Dan Jones explains exit polling

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SALT LAKE CITY -- Election nights are all about the results, and most elections have a race or two where things aren't final until the wee hours. Exit polling helps give an idea how the races will end up, long before the actual votes are counted.

Dan Jones and Associates has been polling for KSL for many years, and on election nights, Jones is a familiar face on our set when the polls close and he releases his projections. It's always must-see TV.

Republican Mike Lee and his supporters cheered loudly Tuesday night, as they watched Jones predict that Lee would become Utah's next U.S. senator.

Jones and his staff went 10 for 10 Tuesday night in the various races that were polled. Those projections matched what the actual vote percentages were when the night was over.

Dan Jones discussing election night's exit poll results with KSL TV's Bruce Lindsay.
Dan Jones discussing election night's exit poll results with KSL TV's Bruce Lindsay.

But exit polling is never easy. "There's a tad amount of stress," Jones says.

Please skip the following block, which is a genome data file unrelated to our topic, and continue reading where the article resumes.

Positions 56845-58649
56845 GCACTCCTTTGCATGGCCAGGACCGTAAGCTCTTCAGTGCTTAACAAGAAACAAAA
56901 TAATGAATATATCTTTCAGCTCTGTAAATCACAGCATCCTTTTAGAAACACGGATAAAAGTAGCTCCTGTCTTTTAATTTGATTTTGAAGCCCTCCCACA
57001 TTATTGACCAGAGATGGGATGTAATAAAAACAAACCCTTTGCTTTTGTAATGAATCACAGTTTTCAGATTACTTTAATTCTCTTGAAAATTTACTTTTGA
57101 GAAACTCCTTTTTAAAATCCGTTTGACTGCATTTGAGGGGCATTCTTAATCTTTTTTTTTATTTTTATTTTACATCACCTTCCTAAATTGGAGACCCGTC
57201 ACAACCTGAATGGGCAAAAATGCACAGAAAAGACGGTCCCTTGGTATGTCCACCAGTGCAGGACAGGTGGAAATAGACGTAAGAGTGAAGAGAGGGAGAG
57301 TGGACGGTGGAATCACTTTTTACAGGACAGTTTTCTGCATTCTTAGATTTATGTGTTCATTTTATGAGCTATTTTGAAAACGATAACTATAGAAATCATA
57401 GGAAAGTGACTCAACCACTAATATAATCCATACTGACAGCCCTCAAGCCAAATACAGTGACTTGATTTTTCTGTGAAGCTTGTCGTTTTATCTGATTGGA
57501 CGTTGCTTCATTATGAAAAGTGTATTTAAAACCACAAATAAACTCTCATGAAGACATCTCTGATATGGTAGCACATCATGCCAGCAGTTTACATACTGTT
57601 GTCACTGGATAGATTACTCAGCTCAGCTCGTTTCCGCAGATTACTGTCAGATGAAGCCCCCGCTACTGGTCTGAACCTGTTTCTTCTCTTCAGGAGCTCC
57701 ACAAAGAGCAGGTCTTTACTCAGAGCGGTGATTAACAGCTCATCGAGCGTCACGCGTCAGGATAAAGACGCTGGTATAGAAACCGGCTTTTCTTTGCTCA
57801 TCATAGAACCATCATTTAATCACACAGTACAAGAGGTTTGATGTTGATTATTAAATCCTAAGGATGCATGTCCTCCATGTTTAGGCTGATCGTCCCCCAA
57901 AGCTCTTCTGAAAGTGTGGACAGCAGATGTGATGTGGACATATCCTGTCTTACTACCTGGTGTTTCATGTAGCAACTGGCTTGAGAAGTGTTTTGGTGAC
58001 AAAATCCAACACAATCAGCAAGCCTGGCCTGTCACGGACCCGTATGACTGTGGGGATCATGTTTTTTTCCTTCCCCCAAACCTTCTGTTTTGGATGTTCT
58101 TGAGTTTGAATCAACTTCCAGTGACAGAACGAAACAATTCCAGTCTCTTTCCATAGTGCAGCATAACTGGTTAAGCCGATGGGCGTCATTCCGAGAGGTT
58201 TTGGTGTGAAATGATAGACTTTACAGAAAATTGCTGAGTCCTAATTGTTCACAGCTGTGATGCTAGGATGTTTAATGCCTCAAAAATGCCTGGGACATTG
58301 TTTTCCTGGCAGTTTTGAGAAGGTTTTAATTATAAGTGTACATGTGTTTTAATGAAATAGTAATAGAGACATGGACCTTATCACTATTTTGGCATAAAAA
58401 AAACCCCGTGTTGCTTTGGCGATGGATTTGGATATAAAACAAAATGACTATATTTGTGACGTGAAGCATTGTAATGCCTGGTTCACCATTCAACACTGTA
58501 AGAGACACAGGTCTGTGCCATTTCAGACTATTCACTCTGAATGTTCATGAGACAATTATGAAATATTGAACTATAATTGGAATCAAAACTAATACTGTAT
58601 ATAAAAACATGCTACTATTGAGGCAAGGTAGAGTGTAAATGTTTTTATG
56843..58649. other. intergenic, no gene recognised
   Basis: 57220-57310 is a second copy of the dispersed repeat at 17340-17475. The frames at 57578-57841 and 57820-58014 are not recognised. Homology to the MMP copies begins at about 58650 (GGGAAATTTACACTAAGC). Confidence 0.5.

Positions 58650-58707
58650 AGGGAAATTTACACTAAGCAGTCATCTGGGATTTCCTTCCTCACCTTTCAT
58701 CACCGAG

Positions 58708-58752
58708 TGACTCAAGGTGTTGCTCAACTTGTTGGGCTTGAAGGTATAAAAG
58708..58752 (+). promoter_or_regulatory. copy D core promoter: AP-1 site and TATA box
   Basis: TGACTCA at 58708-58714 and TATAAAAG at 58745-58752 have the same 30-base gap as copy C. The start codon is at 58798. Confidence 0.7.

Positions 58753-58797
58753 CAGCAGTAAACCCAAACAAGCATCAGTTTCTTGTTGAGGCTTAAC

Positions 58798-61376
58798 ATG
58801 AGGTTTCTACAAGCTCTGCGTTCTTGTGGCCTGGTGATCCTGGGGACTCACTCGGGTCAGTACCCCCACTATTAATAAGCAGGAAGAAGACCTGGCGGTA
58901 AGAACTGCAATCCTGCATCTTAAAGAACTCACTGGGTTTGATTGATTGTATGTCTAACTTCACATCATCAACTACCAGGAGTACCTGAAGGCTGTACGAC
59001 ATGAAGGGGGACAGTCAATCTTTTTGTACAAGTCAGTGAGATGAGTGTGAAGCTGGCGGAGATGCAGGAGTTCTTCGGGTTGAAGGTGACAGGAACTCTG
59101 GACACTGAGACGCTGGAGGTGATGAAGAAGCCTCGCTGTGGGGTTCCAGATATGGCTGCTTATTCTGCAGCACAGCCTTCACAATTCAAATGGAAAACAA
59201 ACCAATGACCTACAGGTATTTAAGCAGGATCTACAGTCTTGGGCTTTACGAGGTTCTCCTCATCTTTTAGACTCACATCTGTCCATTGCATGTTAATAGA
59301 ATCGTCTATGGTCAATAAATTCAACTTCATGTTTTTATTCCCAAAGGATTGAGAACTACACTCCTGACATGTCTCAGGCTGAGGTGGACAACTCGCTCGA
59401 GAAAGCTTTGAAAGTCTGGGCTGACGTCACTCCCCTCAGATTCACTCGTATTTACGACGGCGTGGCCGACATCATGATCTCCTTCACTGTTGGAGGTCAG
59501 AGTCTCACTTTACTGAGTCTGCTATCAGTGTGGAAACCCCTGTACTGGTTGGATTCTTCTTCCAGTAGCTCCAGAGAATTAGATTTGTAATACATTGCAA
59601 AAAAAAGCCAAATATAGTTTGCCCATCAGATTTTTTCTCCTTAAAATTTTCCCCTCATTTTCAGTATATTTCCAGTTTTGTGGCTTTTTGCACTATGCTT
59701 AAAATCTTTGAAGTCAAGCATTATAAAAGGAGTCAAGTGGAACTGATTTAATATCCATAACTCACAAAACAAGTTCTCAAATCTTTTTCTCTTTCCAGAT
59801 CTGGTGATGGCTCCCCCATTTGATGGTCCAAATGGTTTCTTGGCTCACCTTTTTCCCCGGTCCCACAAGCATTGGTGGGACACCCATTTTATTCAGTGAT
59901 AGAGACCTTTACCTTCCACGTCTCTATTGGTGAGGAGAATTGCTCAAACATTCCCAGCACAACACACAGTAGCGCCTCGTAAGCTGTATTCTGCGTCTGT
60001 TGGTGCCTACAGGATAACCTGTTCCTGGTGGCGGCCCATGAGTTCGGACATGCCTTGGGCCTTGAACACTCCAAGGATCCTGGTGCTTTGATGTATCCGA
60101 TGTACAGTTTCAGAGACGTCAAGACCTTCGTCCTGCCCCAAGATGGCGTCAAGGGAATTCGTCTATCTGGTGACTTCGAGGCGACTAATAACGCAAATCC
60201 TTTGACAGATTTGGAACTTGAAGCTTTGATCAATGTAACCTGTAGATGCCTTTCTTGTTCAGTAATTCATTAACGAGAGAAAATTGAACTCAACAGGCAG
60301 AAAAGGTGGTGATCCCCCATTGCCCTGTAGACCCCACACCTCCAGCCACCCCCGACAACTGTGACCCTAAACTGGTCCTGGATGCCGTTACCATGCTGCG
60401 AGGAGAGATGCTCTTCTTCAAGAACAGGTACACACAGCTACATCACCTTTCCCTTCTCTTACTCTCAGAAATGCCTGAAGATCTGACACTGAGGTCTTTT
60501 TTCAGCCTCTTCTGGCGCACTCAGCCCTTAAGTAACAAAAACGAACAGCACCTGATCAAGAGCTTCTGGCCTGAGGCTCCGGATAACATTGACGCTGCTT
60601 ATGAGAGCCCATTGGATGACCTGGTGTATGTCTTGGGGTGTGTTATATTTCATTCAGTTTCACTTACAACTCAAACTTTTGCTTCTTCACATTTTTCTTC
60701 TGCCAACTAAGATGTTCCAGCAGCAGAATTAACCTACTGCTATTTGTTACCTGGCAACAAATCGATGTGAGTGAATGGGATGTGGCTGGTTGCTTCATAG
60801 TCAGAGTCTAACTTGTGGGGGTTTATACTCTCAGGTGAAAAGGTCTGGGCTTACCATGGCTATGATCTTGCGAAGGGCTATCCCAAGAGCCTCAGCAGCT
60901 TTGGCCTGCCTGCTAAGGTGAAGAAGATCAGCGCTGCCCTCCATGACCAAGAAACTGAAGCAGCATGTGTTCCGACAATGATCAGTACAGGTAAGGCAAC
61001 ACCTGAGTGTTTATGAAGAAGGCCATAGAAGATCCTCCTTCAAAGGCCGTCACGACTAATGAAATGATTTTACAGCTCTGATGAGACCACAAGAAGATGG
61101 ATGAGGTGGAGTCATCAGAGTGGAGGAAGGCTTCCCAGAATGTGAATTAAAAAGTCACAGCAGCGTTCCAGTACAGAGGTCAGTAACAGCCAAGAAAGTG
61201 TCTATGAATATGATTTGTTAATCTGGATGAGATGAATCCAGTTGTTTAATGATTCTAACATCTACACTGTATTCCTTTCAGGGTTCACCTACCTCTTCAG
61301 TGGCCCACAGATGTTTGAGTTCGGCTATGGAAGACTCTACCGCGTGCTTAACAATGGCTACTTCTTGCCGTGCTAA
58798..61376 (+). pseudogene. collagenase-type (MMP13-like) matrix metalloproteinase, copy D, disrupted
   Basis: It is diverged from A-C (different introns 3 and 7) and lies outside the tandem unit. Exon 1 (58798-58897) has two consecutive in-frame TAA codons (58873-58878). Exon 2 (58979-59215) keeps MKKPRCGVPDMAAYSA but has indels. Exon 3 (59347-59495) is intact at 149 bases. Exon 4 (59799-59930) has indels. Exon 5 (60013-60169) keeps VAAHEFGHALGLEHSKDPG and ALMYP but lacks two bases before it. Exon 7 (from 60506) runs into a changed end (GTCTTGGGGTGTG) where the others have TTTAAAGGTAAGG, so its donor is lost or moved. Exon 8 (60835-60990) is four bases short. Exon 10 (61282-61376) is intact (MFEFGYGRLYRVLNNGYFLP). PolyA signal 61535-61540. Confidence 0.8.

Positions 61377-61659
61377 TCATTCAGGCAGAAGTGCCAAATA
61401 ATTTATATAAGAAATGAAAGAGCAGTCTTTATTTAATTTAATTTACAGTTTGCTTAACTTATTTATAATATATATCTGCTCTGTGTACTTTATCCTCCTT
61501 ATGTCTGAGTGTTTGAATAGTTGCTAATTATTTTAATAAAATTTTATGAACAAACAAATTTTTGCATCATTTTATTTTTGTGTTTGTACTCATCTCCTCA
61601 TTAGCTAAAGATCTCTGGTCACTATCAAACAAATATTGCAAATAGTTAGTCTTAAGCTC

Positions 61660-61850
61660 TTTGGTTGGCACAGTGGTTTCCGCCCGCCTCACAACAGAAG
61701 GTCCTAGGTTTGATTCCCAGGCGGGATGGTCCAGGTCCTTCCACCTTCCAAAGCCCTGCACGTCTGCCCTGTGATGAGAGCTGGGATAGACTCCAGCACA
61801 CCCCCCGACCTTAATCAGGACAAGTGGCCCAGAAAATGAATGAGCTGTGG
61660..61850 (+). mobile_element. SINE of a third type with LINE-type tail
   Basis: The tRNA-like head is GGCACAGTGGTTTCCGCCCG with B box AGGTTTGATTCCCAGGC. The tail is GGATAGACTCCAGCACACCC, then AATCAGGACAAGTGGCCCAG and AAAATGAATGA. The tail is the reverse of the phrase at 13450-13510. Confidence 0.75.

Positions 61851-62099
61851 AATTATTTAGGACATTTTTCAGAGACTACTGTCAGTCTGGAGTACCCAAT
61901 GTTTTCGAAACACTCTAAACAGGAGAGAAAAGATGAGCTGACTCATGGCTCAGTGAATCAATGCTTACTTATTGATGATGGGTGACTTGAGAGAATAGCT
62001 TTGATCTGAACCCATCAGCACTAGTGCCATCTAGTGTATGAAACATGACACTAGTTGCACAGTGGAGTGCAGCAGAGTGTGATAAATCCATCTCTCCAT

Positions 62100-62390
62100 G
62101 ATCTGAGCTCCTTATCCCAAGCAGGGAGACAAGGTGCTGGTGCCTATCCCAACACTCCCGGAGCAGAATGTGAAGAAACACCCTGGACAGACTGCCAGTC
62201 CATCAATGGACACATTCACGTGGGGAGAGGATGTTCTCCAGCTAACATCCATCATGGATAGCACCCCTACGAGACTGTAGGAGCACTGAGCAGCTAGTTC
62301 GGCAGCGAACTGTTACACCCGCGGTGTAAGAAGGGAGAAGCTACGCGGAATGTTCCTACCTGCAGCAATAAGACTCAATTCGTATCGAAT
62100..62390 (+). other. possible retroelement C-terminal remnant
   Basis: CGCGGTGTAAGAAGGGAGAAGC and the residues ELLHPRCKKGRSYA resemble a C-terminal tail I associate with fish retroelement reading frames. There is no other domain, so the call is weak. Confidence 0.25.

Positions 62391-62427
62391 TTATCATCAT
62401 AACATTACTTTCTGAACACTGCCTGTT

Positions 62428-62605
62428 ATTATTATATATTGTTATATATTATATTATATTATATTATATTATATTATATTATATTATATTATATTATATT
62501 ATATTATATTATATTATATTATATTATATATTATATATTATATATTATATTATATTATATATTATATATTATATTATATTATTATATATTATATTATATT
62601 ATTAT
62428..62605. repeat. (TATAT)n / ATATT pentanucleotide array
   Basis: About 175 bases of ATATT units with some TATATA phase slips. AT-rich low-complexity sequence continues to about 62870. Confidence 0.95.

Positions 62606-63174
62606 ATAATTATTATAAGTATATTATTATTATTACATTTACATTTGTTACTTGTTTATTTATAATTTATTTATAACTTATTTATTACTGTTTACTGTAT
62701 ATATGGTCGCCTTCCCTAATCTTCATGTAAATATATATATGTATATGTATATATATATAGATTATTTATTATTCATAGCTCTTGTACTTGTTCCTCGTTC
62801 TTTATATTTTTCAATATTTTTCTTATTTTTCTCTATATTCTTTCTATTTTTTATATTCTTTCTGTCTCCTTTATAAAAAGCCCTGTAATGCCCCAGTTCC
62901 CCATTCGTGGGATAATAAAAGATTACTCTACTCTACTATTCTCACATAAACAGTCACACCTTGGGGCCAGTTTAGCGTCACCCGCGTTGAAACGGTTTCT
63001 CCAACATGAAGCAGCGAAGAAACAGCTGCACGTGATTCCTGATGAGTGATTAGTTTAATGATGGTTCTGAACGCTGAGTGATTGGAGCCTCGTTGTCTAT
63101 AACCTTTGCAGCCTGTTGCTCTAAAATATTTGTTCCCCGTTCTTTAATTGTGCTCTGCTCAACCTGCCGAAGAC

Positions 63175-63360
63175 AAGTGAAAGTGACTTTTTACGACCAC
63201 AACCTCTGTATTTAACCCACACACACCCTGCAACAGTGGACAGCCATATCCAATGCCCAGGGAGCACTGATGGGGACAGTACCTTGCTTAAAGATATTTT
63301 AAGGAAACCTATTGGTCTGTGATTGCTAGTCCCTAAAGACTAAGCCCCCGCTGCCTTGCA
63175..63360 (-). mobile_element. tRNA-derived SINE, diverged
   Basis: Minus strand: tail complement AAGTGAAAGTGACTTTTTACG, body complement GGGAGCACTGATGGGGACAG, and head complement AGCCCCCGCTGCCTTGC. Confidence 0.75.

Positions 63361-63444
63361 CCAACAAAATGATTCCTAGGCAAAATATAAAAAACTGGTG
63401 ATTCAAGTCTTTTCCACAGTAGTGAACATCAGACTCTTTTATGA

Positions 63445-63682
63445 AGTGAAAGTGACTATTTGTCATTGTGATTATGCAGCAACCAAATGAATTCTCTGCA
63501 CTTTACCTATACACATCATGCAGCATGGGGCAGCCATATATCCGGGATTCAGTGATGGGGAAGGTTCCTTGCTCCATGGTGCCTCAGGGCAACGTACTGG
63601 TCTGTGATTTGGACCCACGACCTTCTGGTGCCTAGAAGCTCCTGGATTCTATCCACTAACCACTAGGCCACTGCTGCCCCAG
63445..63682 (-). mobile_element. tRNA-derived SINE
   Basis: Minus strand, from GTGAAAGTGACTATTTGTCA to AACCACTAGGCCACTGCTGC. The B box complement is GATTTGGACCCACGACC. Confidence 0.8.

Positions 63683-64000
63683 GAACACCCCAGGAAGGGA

Exit poll data is collected outside of polling places. After voters cast their real ballots, some are asked to fill out a separate ballot. That information is compiled to determine the results.

Jones' staff collects exit poll ballots in four waves throughout the day. "We start at 7 a.m. and went until 9 a.m. Then we interviewed from 11:00 until 2:00. Then we interviewed from 4:00 till 6:00," he says.

He used that data to make the 8 p.m. predictions on television. Then, one final round of exit poll ballots were collected, which were key in calling the close races.

For the first time in his career, Jones had to factor in early voter ballots, which accounted for 25 percent of the total votes cast in the election. Those early votes gave Jones an early idea of how the night would go.

"You can tell who the winners are, but you can't tell what the spread will be," he says.

Other factors in exit polling that help Jones in making his predictions include a voter's party affiliation, ideology, religion and age.

"I have to be honest, that's as accurate as you're going to be," he said. "But some of it's luck."

Jones said in any election he has a pretty good idea who will win and lose about mid-day on Election Day. By then he has two exit poll samples.

He sometimes receives calls from candidates or parties asking for a hint, but he never gives out any information until after the polls close.

E-mail: kmccord@ksl.com

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Keith McCord


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